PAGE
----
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Apple Desktops Discussion of Apple's desktop machines including Mac Pro, iMac, Power Mac, and mini

Should I buy the new Intel Imac or find an old one?


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techster82

 
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It's kinda weird because I was supposed to go with my mother this evening to Compusa to get her 20" imac. Well I just went to Apple's website and saw that they released the intel imacs. Looks like better specs for the same price. Anything we should be aware of? Any reason to go with a powerpc setup versus the new?
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Smartz

 
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Hi I had my imac for xmas, and i would plump for the new one. The only reason to go for the older one is if you plan on using legacy programs which really need the IBM chip and to be honest the gains in speed will probably mean that the new Imac will be able to more than cope.

I say go for the new or why not go for the old at a discounted price!
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maz94protege

 
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the software and games ive heard have some problems playing, you need to make sure they have the "Universal" tag on them to use with intel chips and the g chips. Search it on apple.com or macrumors.com for more info on it. Hate for you to get one and buy some stuff for it and it not work with new technology and older apps. Or everything could work. I kno with an iMAC G5 youll be fine, the iMac intel Duo...you may or may not have problems...its really iffy. personally im still holding out til i hear more on updates
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Smartz

 
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Hi there, personally i see no reason not to go for the new updated Intel chips. The version of tiger that ships on the Intel machines is native now to the intel system and I have heard of little to no issues with intel machines running everything. I have just ordered my new imac with the intel chips and i have no concerns over it running everything that i have installe don my current imac g5 isight.
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The only caution I would add is that no one really knows how well PPC only apps are going to run under emulation. Apps like Office 2004 will run, how well they will run will remain to be seen. That being said though, everything is going to go to universal binaries, so almost all new or updated Mac software will be compatible.


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Jeremy W

 
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Quote:
Originally Posted by baggss
That being said though, everything is going to go to universal binaries, so almost all new or updated Mac software will be compatible.
Does this mean that even though I have a G5 iMac, software that comes out 5 years from now will still be able to work in my machine? Or will the trend in the future to have programs only compatible on the Intel machines?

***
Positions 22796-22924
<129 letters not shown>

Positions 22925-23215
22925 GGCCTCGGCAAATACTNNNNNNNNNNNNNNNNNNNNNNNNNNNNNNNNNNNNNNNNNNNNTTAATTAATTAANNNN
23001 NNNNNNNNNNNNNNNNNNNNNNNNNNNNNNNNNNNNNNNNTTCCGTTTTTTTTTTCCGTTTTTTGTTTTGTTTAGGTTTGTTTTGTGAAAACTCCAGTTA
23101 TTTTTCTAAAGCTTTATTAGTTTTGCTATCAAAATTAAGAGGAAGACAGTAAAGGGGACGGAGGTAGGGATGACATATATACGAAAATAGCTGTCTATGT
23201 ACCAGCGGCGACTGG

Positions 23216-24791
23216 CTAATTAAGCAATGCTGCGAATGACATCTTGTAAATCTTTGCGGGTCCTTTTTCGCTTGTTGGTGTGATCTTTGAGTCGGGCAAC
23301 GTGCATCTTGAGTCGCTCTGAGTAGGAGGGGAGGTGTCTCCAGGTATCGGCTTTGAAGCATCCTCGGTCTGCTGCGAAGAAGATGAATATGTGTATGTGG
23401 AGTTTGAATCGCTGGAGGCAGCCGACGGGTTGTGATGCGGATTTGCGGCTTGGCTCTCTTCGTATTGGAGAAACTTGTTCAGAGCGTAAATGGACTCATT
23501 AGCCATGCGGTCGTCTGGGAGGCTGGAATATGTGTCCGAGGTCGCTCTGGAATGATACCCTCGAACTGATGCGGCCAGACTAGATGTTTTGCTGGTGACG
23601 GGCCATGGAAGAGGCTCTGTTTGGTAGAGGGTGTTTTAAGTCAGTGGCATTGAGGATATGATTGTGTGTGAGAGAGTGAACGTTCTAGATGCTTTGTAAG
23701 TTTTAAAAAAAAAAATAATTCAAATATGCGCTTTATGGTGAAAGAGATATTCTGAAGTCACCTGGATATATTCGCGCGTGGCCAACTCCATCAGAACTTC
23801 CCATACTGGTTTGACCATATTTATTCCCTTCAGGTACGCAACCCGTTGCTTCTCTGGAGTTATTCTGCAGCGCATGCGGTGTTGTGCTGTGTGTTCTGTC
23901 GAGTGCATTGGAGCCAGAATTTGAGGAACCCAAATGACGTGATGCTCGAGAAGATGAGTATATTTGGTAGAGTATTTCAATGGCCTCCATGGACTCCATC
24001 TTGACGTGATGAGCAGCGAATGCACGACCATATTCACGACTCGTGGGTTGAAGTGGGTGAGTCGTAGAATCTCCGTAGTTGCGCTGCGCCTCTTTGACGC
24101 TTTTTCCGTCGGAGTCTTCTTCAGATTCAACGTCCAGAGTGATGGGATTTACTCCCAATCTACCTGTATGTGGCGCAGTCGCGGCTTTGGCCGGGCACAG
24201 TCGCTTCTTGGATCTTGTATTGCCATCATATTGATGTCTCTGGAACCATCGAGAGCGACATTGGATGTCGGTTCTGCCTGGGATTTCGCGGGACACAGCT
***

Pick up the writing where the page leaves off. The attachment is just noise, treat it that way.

I just bought the G5 iMac in December for Christmas, now I'm worried no software will be available for it in the near future.

Thanks -

Oh, and, aahh, I'm going to have to go ahead and ask you to come in on Sunday, too...yeah
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You bring up a good point. Apple has not specifically said how long the Universal Binaries thing will last. At some point, they will drop support for the PPC, just like they did for the 68K Macs. The chance you take by buying a PPC based mac, or by owning a relatively new one, is that Apple will drop support before your ready or able to buy a new machine.

I personally have been eyeing the Quad G5 Macs, but am now facing the same issue. Do I buy now,and get the last Gen PPC Mac or do I wait and get an Intel Mac? One would reason that the replacement for the Quad G5 is going to have to be one **** of a Machine to match what is already out there.

OfficeSpace RULES!


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Jeremy W

 
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Quote:
Originally Posted by baggss
You bring up a good point. Apple has not specifically said how long the Universal Binaries thing will last. At some point, they will drop support for the PPC, just like they did for the 68K Macs.
Does anyone know how long the support for the 68K Macs continued after the platform change? I guess I'm trying to get a feel for how long they supported them in the past, before they dropped the 68K...

Oh, and, aahh, I'm going to have to go ahead and ask you to come in on Sunday, too...yeah
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Smartz

 
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HI there I believe that support for the old Motorola setups was in excess of 3 years. What i would say is that Apple computers normally have a far greater life span than your average PC. I would personally look to replace any computer I had every 2-3 years, I would not be overly concerned. As it is I had my Imac G5 in December also but due to the flexibility of my finance I will upgrade tot he Mactel version with no real problems, I have listed my G5 Imac on Ebay and it it is making almost the money I paid for it. I tihnk Apple have been more sensitive to recent Isight Imac owners by not selling the new Imac Intels at the same price point. By making the intel machines more expensive it does help the residules of the Isight edition somewhat!